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1977: VIA Rail Canada is born

The Story


On February 28th, 1977, Federal Transport Minister Otto Lang announces the creation of a new Crown corporation that will take over all passenger rail services in Canada. It is called VIA Rail Canada. Until this time, Canadian National and Canadian Pacific Railways both operated a mix of profitable freight services and debt-ridden passenger services. CBC Radio reporter Bob Johnstone, on board the Turbo train between Toronto and Montreal, asks his fellow passengers why they prefer traveling by rail. The Liberal government had promised to create VIA Rail almost three years earlier during the 1974 election campaign. The new corporation is designed to halve the $200 million per year passenger rail subsidy that CN and CP receive from the federal government. Passenger services will be streamlined, and some routes may be cut. Train fans are worried, while some critics believe the passenger rail system should be scrapped completely in favour of cheaper, more dependable buses. VIA Rail eventually takes possession of all CN and CP passenger equipment and personnel. However, VIA Rail does not own a single rail line and must pay right of way fees to CN and CP and contract with them for maintenance. Gradually, the corporation takes over CN and CP routes, beginning with the busy Quebec City to Windsor corridor on April 1, 1978. By 2000, VIA Rail is carrying almost 4 million passengers a year.

Medium: Radio
Program: Sunday Magazine
Broadcast Date: March 6, 1977
Host: Bob Oxley
Reporter: Bob Johnstone
Duration: 5:11
Photo: VIA Rail Canada Inc.

Did You know?


• In 1977, CP and CN were still using some rail equipment from the 1920s.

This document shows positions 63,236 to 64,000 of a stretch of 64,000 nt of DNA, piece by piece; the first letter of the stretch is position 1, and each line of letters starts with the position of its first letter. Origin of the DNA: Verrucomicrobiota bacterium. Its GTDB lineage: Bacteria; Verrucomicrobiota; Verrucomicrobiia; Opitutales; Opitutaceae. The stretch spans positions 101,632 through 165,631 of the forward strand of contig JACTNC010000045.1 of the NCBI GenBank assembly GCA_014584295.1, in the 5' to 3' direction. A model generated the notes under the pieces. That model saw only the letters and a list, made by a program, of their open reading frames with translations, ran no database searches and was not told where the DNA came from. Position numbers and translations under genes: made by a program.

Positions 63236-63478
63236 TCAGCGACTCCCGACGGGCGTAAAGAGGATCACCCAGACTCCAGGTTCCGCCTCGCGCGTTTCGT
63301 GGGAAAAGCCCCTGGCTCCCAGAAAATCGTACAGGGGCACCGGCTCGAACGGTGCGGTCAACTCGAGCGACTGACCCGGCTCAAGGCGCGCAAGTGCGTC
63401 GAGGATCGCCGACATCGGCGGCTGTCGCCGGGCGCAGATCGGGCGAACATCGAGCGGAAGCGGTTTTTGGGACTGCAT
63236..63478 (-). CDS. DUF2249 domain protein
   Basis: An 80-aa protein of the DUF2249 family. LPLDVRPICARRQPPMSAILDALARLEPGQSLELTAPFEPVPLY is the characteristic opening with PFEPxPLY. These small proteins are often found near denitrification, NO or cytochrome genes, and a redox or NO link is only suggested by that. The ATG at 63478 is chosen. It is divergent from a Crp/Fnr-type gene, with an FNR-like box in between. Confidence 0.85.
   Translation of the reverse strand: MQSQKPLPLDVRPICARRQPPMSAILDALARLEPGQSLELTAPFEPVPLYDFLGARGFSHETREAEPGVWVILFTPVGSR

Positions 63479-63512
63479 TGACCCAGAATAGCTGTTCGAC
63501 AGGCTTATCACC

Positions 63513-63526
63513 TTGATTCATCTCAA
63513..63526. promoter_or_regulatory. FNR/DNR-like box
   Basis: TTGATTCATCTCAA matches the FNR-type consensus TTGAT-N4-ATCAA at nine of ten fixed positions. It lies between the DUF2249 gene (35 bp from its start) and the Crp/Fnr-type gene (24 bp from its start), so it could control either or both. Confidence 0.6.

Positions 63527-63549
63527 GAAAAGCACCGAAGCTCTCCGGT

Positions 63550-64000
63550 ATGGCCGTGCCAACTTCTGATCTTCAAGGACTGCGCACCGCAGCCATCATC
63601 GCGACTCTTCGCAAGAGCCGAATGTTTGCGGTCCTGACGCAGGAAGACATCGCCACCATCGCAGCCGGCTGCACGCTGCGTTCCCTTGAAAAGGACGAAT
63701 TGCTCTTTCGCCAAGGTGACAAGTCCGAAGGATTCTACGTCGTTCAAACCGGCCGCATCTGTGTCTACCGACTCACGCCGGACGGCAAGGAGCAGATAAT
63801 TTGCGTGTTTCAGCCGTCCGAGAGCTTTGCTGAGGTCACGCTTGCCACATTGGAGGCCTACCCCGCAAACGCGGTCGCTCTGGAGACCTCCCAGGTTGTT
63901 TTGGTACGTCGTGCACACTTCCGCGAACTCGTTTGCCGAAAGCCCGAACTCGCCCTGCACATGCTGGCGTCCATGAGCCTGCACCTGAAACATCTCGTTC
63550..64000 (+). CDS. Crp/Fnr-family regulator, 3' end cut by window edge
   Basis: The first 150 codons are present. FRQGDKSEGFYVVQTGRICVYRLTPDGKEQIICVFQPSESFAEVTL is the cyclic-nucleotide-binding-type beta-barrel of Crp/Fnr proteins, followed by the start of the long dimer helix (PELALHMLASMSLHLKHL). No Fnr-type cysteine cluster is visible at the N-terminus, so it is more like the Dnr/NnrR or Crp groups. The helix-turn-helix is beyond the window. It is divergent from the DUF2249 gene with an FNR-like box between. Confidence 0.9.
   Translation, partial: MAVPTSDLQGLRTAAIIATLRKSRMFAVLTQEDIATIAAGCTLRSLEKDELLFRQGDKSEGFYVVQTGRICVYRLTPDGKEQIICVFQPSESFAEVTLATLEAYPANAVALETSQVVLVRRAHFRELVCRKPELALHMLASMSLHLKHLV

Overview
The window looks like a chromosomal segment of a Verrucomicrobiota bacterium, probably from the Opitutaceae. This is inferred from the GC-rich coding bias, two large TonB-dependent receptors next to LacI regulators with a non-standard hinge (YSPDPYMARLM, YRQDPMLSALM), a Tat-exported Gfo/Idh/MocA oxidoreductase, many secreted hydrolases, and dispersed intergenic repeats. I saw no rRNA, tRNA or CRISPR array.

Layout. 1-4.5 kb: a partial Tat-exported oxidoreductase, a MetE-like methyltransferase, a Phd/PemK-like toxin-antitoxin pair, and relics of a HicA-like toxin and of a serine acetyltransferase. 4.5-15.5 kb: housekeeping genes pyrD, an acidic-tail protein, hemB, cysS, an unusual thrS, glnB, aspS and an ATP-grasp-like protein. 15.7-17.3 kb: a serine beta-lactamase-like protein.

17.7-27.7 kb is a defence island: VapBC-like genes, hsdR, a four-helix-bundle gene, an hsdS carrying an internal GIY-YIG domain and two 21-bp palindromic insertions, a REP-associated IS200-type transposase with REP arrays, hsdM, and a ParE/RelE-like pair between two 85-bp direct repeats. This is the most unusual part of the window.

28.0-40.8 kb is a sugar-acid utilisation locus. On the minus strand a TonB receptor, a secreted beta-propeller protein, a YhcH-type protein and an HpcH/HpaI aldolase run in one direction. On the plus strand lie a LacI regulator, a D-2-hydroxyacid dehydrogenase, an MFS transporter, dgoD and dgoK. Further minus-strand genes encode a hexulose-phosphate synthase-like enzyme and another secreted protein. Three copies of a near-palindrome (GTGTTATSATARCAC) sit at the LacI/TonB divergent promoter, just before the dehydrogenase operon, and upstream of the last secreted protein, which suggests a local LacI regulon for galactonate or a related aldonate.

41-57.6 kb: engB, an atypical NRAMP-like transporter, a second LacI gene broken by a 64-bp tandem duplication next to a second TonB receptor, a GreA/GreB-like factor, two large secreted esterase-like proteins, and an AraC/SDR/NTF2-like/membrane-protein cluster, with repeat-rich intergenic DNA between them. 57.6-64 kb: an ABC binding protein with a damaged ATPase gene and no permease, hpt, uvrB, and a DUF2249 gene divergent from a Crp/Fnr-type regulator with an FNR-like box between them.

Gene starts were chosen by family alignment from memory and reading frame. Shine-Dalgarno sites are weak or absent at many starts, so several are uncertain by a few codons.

• VIA Rail Canada began life as a subsidiary of CNR, but on April 1, 1978, the federal government made VIA into an independent organization. VIA Rail is similar to Amtrak in the United States, which was created in 1971.

• In 1981, VIA Rail made its first major purchase, a fleet of Bombardier-built LRC trains. "LRC" stands for "light, rapid, comfortable." CN and CP maintained control over Canadian railway stations until 1984, when VIA Rail began acquiring and renovating various stations, including Quebec City's Gare de Lévis and Gare du Palais, and Union Station in Toronto.
 
• In 2003, VIA Rail was operating 460 trains per week on 14,000 kilometres of track serving some 450 Canadian communities.

• VIA Rail's first president, Frank Roberts, started out as a machinist apprentice with the CNR in 1939.

• The three VIA Rail maintenance centres are located in Montreal, Winnipeg, and Vancouver. The Corporation's headquarters is in Montreal.

• In 2003, VIA Rail was offering a Romance by Rail package, which included a spacious suite formed from two regular bedrooms, a down duvet, fresh flowers, chocolates on the pillows, and sparkling wine.

• There's actually one passenger train still under CPR operation - the vintage Royal Canadian Pacific, which can be chartered for private trips through the Rockies.


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